hermetist


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hermetist

(ˈhɜːmɪˌtɪst)
n
(Alternative Belief Systems) a believer in or expounder of hermetism
References in periodicals archive ?
Regarding Pico, Yates tried to make him into a hermetist and a student of Ficino.
In his evaluation of Ibn Sar'in's oeuvre, Vincent Cornell characterizes this Andalusian "intellectual mystic" as an "Islamic Hermetist," but only after offering a seven-point working definition of medieval Islamic Hermetism.
Hanegraaff and Bouthoorn's volume examines the little-known Italian poet and hermetist Ludovico Lazzarelli, as well as his eccentric mentor, the prophet and provocateur Giovanni "Mercurio" da Correggio.
Coincidentally, each was working on a project regarding the fascinating 15th-century Italian Christian hermetist Ludovico Lazzarelli.
Far from practicing astral magic, Lazarelli was a deeply pious Christian Hermetist, who is of central importance in understanding Hermeticism precisely because he does not fit Yates's and, in this case, Walker's overemphasis on the magical and modernist-progressive dimension of Renaissance Hermeticism (Lodovico Lazzarelli, 1447-1500: The Hermetic Writings and Related Documents [Tempe: Arizona Center for Medieval and Renaissance Studies, 2005], introduction).
Frances Yates considered Lazzarelli the most enthusiastic and exaggerated hermetist when she incorporated him into her work on Giordano Bruno.
one cannot go wrong in revering his opinion."(74) (Foix de Candale, interestingly, was a mathematician as well as a Christian Hermetist: of his five published works, "three are editions and translations of the Pimander .
Transcendence of the sort practiced by Plotinus and early Christianera Hermetists was revived and given new impetus by fifteenth-century philosopher Marsilio Ficino with his Latin translations of and commentaries on those authors.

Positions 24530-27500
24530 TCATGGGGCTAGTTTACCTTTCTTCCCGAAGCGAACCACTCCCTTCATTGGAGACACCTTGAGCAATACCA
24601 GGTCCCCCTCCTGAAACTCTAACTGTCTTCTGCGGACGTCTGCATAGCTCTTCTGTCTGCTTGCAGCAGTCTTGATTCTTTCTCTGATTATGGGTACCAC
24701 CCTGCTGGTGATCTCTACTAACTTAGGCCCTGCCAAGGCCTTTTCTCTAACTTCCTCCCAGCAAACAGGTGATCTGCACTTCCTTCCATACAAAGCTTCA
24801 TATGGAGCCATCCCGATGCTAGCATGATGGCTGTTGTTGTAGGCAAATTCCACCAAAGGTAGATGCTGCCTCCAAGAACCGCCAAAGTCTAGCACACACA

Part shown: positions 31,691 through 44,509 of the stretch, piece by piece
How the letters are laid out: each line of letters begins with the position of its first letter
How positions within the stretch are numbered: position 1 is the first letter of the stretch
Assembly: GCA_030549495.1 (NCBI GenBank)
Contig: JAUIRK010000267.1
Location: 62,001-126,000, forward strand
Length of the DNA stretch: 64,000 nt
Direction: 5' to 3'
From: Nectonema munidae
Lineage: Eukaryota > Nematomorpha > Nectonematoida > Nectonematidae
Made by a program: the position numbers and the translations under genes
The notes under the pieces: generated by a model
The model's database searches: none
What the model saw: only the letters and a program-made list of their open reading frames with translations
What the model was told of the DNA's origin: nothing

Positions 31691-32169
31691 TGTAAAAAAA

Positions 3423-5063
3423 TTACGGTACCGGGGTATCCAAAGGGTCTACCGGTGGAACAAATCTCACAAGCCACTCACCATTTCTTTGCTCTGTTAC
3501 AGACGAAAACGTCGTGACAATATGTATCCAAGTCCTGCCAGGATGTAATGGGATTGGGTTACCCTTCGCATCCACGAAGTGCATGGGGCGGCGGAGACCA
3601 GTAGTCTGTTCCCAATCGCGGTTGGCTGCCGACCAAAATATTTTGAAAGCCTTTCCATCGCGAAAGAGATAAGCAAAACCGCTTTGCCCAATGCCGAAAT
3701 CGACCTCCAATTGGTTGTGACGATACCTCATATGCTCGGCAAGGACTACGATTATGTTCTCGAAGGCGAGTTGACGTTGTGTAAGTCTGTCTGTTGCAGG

All in all we could state that the concept of Christian infinity, conceived to frame the mystery of the Trinity, and employing, in its explicative form, the boons of Greek philosophy, was surrounded in the Greco-Roman world by some other, and complementary, infinitist solution to the problem of world unity: while Hermetists' destiny was to stir the imagination of the pioneers of modern mechanics, the Gnostics probably assisted, by their desperate craving for the other world, to underpin the new Western conception of Romantic desire and love (de Rougemont 1966:78-113).
Libavius is well known to historians of chemistry, primarily through the work of Owen Hannaway, who portrayed the pious schoolmaster as earnestly attempting to wrest the domain of chemistry from wild-eyed and epistemologically dangerous Hermetists and Paracelsians, and, in the process, transformed chemistry into a teachable discipline.
It was just such a period, the declining centuries of Greco-Roman civilization, that bred the original euhemerists, Hermetists, alchemists, and theurgists, as well as a swarm of other turbid irrationalities not very different from many we see around us today.
To this day, modern-day Druids, the Ancient Order of Druid Hermetists, assemble at Stonehenge on a Midsummer's Eve and keep a watch to see the sun rise over the Sunstone.